Tips for Siblings to Avoid and Resolve an Estate Planning Battle
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Any parent would like to think that, when the time comes, their children will be able to sort through our estates without disagreement or conflict, but that’s not always the case. Even in strong family units, the weeks and months that follow the death of a parent are largely determined by the will – how well it was written, whether or not it is ‘in accordance’ with any promises or expectations their children are dependent on, and how comprehensive it is.
This article looks at how the death of a parent can easily give way to old grievances between siblings – grievances that were once thought to have been put aside for good. If you add an unexpected issue with inheritance into the mix, the issue is exacerbated.
In other words, plenty of difficulties can (and do) arise between siblings who may never have expected to deal with them. As you can imagine, working to mitigate them as much as possible (and as quickly as possible) is key, so here are our tips for minimising the stress caused by a disagreement over estate planning.
Communicate with your parents before it’s too late
No one likes to talk about death, and there never seems to be a ‘right time’ to bring it up – but, given what can happen if the opportunities for these conversations are missed, it is incredibly important that we do have these conversations.
The key benefit to having these conversations is that they should eliminate the risk of any unwanted ‘surprises’ further down the line. If you and your siblings (and your parents) are all on the same page, then there are far fewer opportunities for disagreements when the time does come.
Also, make sure that items of sentimental value are not forgotten about. While it’s important to focus on the finances and the big assets, like the family home, it’s just as important that sentimental objects are ‘assigned’ to someone (and that this is all out in the open) before it is too late.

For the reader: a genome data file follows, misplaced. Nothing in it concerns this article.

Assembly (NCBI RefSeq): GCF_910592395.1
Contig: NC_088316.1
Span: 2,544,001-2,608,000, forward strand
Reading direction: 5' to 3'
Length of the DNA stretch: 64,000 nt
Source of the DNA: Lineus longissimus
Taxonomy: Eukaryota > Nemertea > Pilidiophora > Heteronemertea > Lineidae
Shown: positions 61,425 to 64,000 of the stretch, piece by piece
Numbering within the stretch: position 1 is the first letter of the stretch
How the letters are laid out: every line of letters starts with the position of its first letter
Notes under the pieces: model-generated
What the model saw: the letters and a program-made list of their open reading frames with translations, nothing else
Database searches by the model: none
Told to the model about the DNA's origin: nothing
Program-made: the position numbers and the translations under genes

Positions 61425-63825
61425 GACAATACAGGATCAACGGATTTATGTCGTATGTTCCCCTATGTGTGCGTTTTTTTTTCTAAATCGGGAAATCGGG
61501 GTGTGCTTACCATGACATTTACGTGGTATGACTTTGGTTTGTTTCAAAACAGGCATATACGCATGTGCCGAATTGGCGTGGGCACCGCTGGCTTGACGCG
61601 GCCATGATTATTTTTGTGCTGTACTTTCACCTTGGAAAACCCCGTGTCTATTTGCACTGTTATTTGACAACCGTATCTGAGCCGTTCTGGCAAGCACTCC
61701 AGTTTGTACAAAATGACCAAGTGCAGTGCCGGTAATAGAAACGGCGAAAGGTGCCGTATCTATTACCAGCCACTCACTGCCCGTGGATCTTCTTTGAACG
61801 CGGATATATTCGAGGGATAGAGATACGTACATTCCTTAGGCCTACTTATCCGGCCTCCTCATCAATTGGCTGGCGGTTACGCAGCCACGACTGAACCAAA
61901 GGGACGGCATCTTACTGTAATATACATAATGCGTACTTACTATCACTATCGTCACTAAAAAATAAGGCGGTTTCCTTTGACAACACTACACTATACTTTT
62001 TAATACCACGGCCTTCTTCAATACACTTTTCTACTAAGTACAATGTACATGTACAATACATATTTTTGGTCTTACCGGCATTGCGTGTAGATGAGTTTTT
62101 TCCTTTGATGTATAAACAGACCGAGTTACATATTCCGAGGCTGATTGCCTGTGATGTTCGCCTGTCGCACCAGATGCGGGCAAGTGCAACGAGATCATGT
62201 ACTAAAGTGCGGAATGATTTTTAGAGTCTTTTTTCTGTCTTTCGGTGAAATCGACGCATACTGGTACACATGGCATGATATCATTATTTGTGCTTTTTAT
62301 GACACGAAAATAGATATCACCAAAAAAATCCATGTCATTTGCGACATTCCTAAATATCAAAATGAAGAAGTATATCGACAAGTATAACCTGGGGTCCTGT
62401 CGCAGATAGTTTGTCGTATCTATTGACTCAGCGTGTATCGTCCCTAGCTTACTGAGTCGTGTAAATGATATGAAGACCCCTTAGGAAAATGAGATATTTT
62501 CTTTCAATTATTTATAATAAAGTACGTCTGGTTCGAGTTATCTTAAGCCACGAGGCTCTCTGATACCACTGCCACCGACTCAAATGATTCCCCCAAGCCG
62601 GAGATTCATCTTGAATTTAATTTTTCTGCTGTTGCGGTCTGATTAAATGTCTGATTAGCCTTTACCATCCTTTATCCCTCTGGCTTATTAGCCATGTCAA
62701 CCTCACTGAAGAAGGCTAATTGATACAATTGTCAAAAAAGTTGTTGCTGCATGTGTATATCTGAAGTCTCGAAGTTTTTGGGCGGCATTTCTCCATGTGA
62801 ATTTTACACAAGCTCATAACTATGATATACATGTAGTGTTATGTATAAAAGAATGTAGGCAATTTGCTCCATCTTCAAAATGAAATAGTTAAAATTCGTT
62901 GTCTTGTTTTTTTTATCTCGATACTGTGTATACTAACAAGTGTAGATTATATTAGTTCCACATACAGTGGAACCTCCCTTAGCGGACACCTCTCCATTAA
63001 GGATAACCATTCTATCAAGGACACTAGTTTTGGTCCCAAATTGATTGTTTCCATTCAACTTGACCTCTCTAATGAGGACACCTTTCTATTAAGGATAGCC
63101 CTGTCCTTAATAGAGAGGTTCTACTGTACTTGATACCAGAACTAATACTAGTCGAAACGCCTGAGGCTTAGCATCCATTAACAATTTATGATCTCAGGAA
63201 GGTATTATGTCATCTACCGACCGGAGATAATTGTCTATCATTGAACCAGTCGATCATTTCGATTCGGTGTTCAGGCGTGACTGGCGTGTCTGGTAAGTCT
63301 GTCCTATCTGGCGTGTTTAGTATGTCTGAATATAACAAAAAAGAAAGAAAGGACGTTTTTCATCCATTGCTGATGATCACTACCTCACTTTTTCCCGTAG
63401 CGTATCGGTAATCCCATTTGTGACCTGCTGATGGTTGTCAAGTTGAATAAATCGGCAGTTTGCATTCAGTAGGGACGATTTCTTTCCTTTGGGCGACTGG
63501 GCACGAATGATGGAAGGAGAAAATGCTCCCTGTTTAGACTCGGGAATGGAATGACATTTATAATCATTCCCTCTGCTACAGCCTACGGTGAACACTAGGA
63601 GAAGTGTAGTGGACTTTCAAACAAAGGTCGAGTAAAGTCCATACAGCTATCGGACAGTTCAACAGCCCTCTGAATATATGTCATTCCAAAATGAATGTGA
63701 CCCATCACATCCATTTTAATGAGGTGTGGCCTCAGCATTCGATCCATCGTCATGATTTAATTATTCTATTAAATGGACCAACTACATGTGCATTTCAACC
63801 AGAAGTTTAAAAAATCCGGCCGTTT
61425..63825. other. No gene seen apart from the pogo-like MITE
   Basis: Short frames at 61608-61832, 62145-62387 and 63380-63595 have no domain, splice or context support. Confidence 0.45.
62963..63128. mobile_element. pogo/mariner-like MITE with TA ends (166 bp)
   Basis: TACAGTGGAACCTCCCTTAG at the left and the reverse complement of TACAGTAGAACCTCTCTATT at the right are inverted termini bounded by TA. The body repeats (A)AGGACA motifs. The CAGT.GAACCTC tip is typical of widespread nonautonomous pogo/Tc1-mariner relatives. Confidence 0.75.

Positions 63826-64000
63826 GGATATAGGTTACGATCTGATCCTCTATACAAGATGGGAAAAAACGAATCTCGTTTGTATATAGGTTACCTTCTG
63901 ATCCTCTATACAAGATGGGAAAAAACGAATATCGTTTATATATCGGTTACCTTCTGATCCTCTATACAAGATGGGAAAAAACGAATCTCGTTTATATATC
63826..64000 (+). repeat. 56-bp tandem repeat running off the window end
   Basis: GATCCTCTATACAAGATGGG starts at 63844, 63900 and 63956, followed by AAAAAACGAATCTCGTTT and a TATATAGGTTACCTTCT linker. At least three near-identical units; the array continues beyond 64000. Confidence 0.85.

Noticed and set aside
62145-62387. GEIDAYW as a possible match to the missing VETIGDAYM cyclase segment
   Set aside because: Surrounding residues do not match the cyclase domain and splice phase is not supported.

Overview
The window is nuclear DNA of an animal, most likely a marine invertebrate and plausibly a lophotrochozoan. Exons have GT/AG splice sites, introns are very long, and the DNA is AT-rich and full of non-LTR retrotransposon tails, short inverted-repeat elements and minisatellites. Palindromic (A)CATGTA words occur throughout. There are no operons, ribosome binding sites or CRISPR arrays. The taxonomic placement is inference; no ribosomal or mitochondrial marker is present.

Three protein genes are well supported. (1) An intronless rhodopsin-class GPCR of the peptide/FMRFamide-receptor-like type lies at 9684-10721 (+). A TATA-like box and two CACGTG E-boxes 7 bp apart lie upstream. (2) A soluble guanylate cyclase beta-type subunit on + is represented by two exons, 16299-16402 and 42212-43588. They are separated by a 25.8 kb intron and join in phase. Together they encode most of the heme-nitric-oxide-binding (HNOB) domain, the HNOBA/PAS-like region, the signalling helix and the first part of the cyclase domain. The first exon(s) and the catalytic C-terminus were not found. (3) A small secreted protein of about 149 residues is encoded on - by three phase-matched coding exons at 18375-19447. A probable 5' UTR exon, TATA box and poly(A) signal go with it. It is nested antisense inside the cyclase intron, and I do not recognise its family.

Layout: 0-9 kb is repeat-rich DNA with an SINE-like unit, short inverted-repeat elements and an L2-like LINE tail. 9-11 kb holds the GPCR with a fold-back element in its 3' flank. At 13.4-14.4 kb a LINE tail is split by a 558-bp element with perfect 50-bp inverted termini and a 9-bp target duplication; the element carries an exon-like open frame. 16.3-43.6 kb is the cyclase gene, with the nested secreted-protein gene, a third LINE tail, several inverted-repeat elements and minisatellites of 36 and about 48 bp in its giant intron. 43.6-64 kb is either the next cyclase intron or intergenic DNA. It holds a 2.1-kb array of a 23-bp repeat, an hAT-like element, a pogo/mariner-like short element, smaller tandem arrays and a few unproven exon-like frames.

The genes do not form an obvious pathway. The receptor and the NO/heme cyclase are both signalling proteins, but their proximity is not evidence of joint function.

If a disagreement does seem likely, then speaking with a lawyer about a professional executor or trustee could be key
Sometimes, even if you’re all on the same page in a practical sense, there is still the potential for some significant issues to arrive further down the line. If you can sense these issues looming on the horizon, then appointing a professional – someone who occupies neutral territory, and who understands the legal framework surrounding inheritance – to execute the estate could be the best solution.
If you’re working with experienced will dispute solicitors to mitigate the problem, then no sibling has to take a more proactive role than anyone else, thus minimising the risk of disagreements.
Hear each other out
In situations like this, it can be tempting to take a ‘my way or the highway’ approach – not least of all because, to you, it feels like the path of least resistance, and the easiest way to deal with the practicalities without focusing on the grief you feel.
Ultimately, however, overriding anything your sibling has to say can be just as damaging to your relationship as a difficult will, and it’s not the ideal way to find a resolution.
Create a fair selection system
If there are items that have not been mentioned in the will, but you both want to take them home, then work out a way of fairly distributing those items. Some siblings will use a lottery-based system, while others will get a fair appraisal of the estate and work through unnamed items systematically.
Don’t give into old hierarchies. If one of you is older and has, historically, had a little more weight in disagreements, then don’t let that old system creep back in. Keep it fair.
Alternatively, consider asset liquidation. That way, you don’t need to temper financial value with sentimental value. You can both leave with the same monetary value, and no room for disagreement.
Neel Achary is the editor of Business News This Week. He has been covering all the business stories, economy, and corporate stories.